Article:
Barwon Park Mansion
4 January to 17 April (Easter Monday) 2017
Wednesday to Sunday
11am to 4pm
Please note the exhibition is closed Good Friday.
Rippon Lea House and Gardens
5 May to July 30 2017
10am to 4pm
Things look different at night.
N I G H T L I F E is an exhibition that explores fashion when the sun goes down. Drawn from the fashion collection of the National Trust, N I G H T L I F E will feature many never before seen garments. The exhibition looks at embellished surfaces and moderné ideas about ornament and pattern. Set in an atmosphere of exuberant play and optimistic discovery, the exhibition will be dynamic, so get ready to come and dance. The fashion on show visually references the night sky, stars and planets, neon lights, fireworks, dreams and other after dark delights.
In the National Trust’s costume collection are found exquisite examples of 1920s and 30s evening wear – many were lovingly saved by their former owners. Several dresses still reveal the proof of a good time! Movement and the friction from dancing has resulted in lost sequins and shattered silk chiffon from the weight of the glass beads. With their sumptuous fabrics and bead-work, visual attention is confidently directed onto the surface decoration, with floral bursts of embroidery, deep velvet naps, transparent chiffons and sparkling lamé.
The idea for the exhibition started after a lavish French dancing dress was viewed by curatorial staff. Upon opening the archival box and folding back the tissue, it was obvious that this dress was a supreme example of 1920s artistry. The masterful hand-crafted pattern was beaded onto nude tulle like a landscape of pearlescent flowers set amongst rivulets of sequin and glass. Even in the dim light of the storeroom the dress shone. It wasn’t long before other evening dresses were selected and with them the start of an exhibition and its main theme. N I G H T L I F E highlights embellishment – focusing on decorative elements such as beadwork, applique and surface textures. The show will include over 35 gowns, as well as men’s wear and accessories such as shoes, bags and shawls.
Evening wear often holds a special place in our repertoire of dressing. The clothes we wear at night are invested with an emotional power and expectation. They carry the hopes for the evening and then hold the memories we made during the night. Occasion dressing was far more obvious in the 20s and 30s than it is today, with many expecting to change their clothing for different times of the day and for different activities. Evening wear was once very specific and fit for purpose – with dancing dresses, dinner dresses, ball gowns, opera and theatre dresses and clothes appropriate for the cinema. Evening wear, and the fabrics used to construct their glamour, were always very different from day-wear. Sequins and shiny satins never made their way onto sober day suits for a visit to the city. The extreme social faux pas of women wearing evening wear during the day had sexual connotations. The demarcation was sharp and definite.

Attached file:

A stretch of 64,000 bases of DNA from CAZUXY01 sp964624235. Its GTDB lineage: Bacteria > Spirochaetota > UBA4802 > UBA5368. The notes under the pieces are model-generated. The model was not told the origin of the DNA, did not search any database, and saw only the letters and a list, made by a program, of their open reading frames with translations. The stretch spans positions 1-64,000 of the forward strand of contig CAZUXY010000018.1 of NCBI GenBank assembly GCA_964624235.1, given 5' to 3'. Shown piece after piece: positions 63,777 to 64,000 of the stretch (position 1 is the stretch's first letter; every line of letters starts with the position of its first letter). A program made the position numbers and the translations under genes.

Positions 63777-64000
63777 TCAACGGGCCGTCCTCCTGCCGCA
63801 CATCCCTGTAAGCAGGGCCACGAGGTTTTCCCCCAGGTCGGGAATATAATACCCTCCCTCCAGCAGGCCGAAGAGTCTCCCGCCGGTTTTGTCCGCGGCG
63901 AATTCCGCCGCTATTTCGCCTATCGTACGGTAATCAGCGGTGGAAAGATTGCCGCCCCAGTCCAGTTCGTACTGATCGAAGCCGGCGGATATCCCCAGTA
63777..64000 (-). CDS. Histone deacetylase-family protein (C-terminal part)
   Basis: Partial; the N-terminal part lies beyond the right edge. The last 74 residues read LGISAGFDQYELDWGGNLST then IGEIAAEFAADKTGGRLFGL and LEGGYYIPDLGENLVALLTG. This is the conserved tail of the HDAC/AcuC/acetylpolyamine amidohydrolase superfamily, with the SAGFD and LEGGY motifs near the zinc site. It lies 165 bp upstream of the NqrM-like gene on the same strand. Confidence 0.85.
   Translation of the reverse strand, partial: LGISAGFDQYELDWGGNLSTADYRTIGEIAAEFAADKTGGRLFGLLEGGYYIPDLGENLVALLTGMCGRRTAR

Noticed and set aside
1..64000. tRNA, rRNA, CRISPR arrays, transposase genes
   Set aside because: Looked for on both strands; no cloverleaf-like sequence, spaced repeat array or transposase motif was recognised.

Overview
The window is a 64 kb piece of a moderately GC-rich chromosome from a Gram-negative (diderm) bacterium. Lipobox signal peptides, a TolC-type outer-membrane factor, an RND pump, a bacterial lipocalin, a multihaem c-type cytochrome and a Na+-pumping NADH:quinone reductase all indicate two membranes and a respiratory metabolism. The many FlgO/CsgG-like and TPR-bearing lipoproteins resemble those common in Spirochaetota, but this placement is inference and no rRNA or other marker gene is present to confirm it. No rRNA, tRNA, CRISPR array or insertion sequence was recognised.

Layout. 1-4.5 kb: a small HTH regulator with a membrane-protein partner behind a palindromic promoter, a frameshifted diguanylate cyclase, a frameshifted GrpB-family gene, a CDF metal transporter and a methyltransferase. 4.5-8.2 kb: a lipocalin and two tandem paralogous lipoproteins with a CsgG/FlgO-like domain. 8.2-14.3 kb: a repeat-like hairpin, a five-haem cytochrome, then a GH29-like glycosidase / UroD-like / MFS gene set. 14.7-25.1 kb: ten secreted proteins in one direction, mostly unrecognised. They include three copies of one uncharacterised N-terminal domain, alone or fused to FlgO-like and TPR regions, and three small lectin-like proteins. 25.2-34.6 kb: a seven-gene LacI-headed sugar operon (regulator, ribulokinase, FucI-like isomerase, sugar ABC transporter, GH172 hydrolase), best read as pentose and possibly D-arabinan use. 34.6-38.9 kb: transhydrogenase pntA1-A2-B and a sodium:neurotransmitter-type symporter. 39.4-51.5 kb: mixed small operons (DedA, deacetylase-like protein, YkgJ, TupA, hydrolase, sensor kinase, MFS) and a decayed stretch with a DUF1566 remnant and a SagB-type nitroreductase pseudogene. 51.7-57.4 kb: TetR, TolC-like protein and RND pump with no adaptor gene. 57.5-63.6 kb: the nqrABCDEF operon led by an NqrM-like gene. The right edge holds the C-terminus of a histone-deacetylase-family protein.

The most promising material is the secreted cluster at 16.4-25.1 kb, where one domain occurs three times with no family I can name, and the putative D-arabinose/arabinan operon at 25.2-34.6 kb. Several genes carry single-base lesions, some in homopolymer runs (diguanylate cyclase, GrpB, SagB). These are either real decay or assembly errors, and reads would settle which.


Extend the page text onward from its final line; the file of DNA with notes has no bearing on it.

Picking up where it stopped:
With the increased popularity of the dance hall, night club and cinema, more places were created to see and be seen. Melbourne saw a boom in the construction of ‘palaces’ of entertainment. St Kilda, together with popular locations in the city, were the places to go. Dance competitions, movie screen tests to find the next star, performances of new dance steps and Jazz created the atmosphere of modern action and romance. The Green Mill – featured in the Miss Fisher Murder Mystery TV series – and the Palais Royale at the Royal Exhibition Building were two hot city night spots. Amongst the fun, frivolity and sex appeal, dance halls and night clubs featured in their fair share of mayhem and scandal – with ‘larrikin raids’ on cloak rooms stealing expensive coats and gloves, to very serious violence and crime[i].
Urban life stimulates the speed of change in fashion. Fashions were set for dances, jazz tunes, makeup and behaviours such as smoking. These could all change as swiftly as clothing. The ‘constant friction’ between people, “rubbing shoulders”, seeing, doing and being seen, creates a visual feast, generating the conditions for self-invention. The city at night can take this to an extreme and evening wear is an exaggeration of our daytime selves. Dressing up in a costume to become an idealised self can be an act of personal expression within the bounds of conformity. Fashion is a tension between the ‘crowd and the individual[ii]’ and examples in the Trust collection give us clues to how this played out locally – the conservative and safe choices are not necessarily the ones that we remember or keep as mementoes.
N I G H T L I F E is a celebration of evening wear worn by the women and men of Victoria, with many pieces made locally. It surveys the between-the-wars era of 1920s and 30s and traces the night-time fashions from a period of optimism to a time of discontent. Evening fashions capture the magic of the night in the choice of embellishments and fabrics from the depth of darkest velvet pierced with the sharp gleam of diamanté to sequined patterned confections worn to dance the night away.
[i] A search of TROVE newspapers using the keywords “Dance Hall” date range 1920 – 1929 and Victoria retrieves many pages of articles about ‘disturbances’, shootings, obscene behaviour, amongst more innocent mentions of new up and coming events.
[ii] Wilson, Elizabeth ( 1985) Adorned in Dreams, Fashion and Modernity, Rutgers University Press, New Brunswick.
For more on Night Life, visit nightlifecostumes.com.au